Louis Poulsen PH Snowball Pendant Light
  • Louis Poulsen PH Snowball Pendant Light
  • Louis Poulsen PH Snowball Pendant Light
  • Louis Poulsen PH Snowball Pendant Light
  • Louis Poulsen PH Snowball Pendant Light
  • Louis Poulsen PH Snowball Pendant Light
  • Louis Poulsen PH Snowball Pendant Light
  • Louis Poulsen PH Snowball Pendant Light
  • Louis Poulsen PH Snowball Pendant Light
  • Louis Poulsen PH Snowball Pendant Light

Louis Poulsen PH Snowball Pendant Light

€1,859.50
Availability if not in stock approximate 1 week.
Type: *
Shipping Costs
€61.40
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The fixture emits comfortable glare-free diffuse light. Matt painted undersurfaces and glossy top surfaces result in an attractive reflection of the diffused light, creating uniform light distribution around the fixture. When the light is switched on, the top portion is illuminated while the bottom part remains dark.

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Specifications

Material: Shades: Spun aluminium.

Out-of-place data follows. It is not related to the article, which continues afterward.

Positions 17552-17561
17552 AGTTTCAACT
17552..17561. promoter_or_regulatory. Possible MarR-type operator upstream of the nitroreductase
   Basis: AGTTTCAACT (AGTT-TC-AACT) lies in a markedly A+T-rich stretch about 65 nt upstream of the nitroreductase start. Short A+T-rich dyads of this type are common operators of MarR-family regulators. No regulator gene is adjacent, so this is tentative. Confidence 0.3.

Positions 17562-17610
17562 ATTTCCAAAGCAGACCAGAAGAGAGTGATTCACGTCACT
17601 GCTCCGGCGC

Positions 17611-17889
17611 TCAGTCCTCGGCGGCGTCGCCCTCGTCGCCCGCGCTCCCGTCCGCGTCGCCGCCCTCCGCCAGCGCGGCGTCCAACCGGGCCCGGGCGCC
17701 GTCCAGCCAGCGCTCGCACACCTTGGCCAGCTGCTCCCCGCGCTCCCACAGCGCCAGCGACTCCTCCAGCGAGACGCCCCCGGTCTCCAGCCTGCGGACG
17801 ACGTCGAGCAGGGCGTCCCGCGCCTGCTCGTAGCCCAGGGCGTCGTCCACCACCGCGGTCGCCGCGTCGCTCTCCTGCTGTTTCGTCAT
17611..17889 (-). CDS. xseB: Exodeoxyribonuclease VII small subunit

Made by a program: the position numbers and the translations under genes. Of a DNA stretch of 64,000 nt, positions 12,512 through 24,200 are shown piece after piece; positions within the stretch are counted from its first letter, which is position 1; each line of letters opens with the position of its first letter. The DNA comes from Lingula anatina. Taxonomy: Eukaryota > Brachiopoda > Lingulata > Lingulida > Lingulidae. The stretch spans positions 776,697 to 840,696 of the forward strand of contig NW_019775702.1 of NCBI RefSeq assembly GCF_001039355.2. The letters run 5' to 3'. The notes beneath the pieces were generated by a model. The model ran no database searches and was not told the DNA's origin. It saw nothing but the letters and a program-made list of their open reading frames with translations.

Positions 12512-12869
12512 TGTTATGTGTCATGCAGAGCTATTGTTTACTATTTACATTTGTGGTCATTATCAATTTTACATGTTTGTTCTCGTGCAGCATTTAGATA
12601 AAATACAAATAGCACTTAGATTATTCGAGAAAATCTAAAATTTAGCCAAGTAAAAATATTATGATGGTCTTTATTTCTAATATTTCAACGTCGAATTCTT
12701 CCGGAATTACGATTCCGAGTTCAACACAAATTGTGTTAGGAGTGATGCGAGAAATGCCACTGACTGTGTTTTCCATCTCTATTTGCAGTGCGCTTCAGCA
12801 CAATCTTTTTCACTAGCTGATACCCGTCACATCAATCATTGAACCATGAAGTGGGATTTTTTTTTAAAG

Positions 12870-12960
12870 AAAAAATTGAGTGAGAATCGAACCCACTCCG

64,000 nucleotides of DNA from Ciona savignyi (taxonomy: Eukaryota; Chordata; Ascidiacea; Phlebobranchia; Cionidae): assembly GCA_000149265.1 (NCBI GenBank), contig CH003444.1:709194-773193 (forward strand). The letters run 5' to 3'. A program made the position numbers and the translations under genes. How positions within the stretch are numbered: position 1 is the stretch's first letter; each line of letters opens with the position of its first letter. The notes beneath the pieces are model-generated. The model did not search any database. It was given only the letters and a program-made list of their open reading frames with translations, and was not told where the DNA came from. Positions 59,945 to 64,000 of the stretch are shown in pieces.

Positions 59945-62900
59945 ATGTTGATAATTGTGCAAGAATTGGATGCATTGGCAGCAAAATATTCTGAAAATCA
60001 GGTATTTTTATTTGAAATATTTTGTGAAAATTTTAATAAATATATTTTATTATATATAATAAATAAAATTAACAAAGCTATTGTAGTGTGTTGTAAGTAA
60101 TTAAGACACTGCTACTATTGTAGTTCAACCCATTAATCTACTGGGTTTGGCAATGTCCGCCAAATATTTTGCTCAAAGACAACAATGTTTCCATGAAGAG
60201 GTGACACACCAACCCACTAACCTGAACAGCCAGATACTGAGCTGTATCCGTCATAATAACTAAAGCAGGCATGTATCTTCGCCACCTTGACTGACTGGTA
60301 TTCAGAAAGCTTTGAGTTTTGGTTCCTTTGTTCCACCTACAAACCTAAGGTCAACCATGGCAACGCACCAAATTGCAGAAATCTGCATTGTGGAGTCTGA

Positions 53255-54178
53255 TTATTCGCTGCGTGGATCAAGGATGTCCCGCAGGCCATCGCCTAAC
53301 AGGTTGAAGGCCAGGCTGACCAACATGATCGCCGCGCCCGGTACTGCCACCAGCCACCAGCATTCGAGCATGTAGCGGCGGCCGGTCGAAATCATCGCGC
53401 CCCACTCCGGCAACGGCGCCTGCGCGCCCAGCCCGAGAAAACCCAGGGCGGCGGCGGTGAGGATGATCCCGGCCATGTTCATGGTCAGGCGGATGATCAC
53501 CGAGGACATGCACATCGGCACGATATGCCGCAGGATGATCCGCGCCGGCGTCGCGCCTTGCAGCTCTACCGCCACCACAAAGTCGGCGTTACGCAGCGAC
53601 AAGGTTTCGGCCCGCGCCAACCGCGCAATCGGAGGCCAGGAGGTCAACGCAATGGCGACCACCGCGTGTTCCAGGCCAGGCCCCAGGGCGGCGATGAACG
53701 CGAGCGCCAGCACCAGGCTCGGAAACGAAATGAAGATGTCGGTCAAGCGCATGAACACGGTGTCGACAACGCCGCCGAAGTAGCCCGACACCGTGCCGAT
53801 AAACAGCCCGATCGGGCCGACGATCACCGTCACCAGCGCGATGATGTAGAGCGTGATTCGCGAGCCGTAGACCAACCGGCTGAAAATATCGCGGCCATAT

Frame: High lustre chrome plated, die cast aluminium.
Housing: High lustre chrome plated, spun aluminium.
Mounting: Suspension type: Cable 3x0,75mm².
Canopy: Yes. C
Cable length: 3m.
Light source E27, max 300 W.
Class: Ingress protection IP20.
Electric shock protection I w. ground.

Size Description

Height: 39cm
Diameter: 40cm
Cable length: 3m

  • Poul Henningsen

    Poul Henningsen was born in Copenhagen by the famous Danish actress Agnes Henningsen. He never graduated as an architect, but studied at The Technical School at Frederiksberg, Denmark from 1911-14, and then at Technical College in Copenhagen from 1914-17. He started practicing traditional functionalistic architecture, but over the years his professional interests changed to focus mainly on lighting which is what he is most famous for. He also expanded his field of occupation into areas of writing, becoming a journalist and an author. For a short period at the beginning of WWII, he was the head architect of the Tivoli Gardens in Copenhagen. But like many other creative people, he was forced to flee Denmark during the German occupation but soon became a vital part of the Danish colony of artists living in Sweden.
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